Who Moved My Champagne? Bollinger’s Bragging Rights

In 2010 an intern at Champagne Bollinger, located in Aÿ, France, was tasked with cataloging some of the three-quarters of a million bottles housed in their underground cellars. What he stumbled upon was nothing short of staggering.

Bollinger began restoration of some of their older vintages as early as 1969 according to Commercial Director Guy de Rivoire. “For most of the bottles it is taking the bottle, opening them, changing the cork, putting on new wire, essentially protecting them, letting them continue on with their life,” he tells IntoWine. In 2010 an intern was searching for older vintages and down one of the long tunnels was a small room to his right, one of many small rooms to the right and left dotted throughout the nearly three and a half miles of tunnels. Entering that room was a smaller room immediately to his left. That small room, which I now stand in, was crammed full of dozens of racks of bottles and as these were pulled out there were small compartments, about waist high, closed with small arched wood doors. “The entrance was blocked by walls of 600 empty bottles and magnums,” de Rivoire says. Once the racks were cleared away there were bottles - dozens and dozens of them, full of Champagne, no labels, just codes. Initially, no one knew what they were or why they were here. 

“No one at Bollinger, nobody of the parents of the employees - because we have several generations working here - no shareholders knew of the existence of these bottles so we don’t know when they were put there. There were marks indicating the end of the 19th, beginning of the 20th Century so we think they might have been stored there between the two World Wars.” Marked with a code, CB 14, they were able to decipher they were from the foundation of Bollinger - these were their very first Champagnes. But what does a Champagne house do with 180-year-old bottles? They had already developed three initiatives back in 1969 - archive, restoration and presentation, and with that, a subterranean gallery was born in order to showcase Bollinger history known as Galerie 1829. Of the original 54 bottles found from 1830 only 13 remained in stable condition and are now on display - the others were in such poor condition they could not be saved. 

The part gallery/part museum holds more than just Champagne from 1830. There are 65 distinct vintages showcased here, a total of 7,330 bottles, magnums and jeroboams and 4,000 of those were restored. Galerie 1829 itself is dimly lit; amber tones emanating underneath black lacquered cases and racks; shadows and hues, light and dark playing against wine bottles. The sound of our shoes echo out from the stone floor and it’s all very sleek. At the end of this tunnel is the prize of Bollinger's possessions - 13 bottles from 1830. A visit is only for the few, as it’s not open to the public and there are no tastings of any of the historic vintages. To help cement the exclusivity, Bollinger auctioned off a bottle of the 1914 vintage combined with a visit to the estate, which went for $10,00 at Sotheby’s New York in 2016. I was fortunate enough to not pay that amount and to visit Bollinger and taste through several older vintages including 1992, 1975, 1973 (in jeroboam, magnum and bottle), 1964, 1955, 1928 and the prized 1914.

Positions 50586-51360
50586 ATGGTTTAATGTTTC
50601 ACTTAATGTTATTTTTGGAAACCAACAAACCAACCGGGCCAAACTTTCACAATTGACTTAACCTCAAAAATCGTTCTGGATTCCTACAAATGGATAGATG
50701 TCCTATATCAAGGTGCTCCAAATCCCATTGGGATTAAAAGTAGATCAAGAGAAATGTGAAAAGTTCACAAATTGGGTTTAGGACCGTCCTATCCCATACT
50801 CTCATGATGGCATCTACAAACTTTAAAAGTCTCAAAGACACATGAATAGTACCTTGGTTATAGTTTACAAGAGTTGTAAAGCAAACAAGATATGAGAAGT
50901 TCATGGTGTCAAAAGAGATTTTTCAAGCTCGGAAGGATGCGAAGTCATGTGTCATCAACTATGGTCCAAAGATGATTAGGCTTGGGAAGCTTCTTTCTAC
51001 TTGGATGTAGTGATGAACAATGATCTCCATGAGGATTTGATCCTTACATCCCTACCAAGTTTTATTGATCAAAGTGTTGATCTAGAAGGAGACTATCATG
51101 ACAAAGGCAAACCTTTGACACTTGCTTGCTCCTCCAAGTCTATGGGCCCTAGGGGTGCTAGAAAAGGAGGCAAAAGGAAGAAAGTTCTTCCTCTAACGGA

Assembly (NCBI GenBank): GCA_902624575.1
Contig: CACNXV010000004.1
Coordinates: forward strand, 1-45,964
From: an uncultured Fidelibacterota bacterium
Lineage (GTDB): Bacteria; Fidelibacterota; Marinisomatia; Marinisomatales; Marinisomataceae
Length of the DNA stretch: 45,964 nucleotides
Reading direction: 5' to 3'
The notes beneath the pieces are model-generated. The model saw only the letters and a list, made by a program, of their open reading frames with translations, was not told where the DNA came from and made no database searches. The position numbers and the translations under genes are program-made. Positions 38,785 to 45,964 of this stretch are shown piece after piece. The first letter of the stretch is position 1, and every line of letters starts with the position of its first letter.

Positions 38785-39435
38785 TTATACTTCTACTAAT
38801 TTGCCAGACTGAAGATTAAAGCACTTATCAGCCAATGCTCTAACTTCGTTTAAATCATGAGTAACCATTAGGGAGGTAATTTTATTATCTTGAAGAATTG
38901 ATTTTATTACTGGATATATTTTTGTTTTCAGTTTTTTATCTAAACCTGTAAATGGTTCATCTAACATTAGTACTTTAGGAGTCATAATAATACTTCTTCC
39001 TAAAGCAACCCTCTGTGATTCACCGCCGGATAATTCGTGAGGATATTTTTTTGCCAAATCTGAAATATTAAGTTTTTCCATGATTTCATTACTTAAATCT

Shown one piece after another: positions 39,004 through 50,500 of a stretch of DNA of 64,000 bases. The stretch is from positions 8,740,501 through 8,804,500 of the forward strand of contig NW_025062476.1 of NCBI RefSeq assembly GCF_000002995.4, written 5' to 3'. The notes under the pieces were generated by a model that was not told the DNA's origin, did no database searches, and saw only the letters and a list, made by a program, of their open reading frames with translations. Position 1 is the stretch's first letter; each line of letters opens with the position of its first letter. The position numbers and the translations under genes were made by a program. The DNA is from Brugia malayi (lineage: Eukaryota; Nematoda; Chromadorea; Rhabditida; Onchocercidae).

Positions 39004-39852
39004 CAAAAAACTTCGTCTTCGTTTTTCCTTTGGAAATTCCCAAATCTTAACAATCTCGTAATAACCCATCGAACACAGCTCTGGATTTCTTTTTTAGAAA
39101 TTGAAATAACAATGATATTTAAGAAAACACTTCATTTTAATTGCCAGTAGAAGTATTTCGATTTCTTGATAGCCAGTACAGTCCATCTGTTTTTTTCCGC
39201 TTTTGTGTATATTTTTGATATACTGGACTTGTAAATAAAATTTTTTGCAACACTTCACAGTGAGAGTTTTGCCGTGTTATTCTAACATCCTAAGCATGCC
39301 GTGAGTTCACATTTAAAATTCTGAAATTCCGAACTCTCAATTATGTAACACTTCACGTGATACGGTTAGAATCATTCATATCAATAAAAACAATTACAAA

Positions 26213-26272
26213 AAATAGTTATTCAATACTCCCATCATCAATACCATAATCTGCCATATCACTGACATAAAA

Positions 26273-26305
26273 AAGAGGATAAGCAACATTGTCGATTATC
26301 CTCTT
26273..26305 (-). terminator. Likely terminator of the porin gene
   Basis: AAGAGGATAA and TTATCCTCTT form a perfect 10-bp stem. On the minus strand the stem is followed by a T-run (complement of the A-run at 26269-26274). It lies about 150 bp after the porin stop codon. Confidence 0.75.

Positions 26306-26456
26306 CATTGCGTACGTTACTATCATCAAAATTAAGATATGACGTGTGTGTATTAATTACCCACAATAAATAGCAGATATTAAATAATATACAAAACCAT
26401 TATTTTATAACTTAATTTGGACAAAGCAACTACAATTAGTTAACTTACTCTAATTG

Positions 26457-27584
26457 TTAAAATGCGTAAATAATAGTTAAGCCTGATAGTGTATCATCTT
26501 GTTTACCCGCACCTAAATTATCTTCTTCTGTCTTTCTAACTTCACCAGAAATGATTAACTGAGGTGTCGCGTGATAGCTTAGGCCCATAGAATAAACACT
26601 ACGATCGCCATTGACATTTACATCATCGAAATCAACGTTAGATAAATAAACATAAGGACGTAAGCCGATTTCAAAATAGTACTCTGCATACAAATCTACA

For more than 25 years, The California Wine Club founders Bruce and Pam Boring have explored all corners of California’s wine country to find award-winning, handcrafted wine to share with the world. Each month, the club features a different small family winery and hand selects two of their best wines for members.

Tasting Notes of Select Vintages

1973: Comprised of 70% Pinot Noir and 30% Chardonnay from mainly eight different vineyards, this was served at Lady Diana’s wedding. Harvest and bud break were normal, though hail occurred early May. Classic nose with light tart expression, bright acidity, green apple, baked brie with back notes of honey and stone. Disgorged late 2012 

1955: An even growing season lead to an early October harvest. Disgorged in 1967 this is  lush and full, nearly perfume-like. The palate is filled with sweet meringue, resin, and a tartness grips the finish and a bright acidity. Sweeter in style (13 grams of sugar), yet wonderfully drinkable and smooth. 

1928: The average harvest date of this vintage was September 28. A few frosts were recorded in May but that was tempered by a long harvest. 12 grams per liter of residual sugar are in this, there’s a similar style to Sauternes, but with smoked apple wood oak, sweet butterscotch, honeyed notes and the acidity and comprehensive quality of the wine is still evident. 

1914: Made primarily of Bouzy Pinot Noir, records indicated that harvest was late September after a long uninterrupted growing season. This is lighter in style but more viscous, aged on the lees, no ML, still very drinkable. The acidity has waned and the structure is slightly compromised, nonetheless this 103-year-old Champagne is still delightful.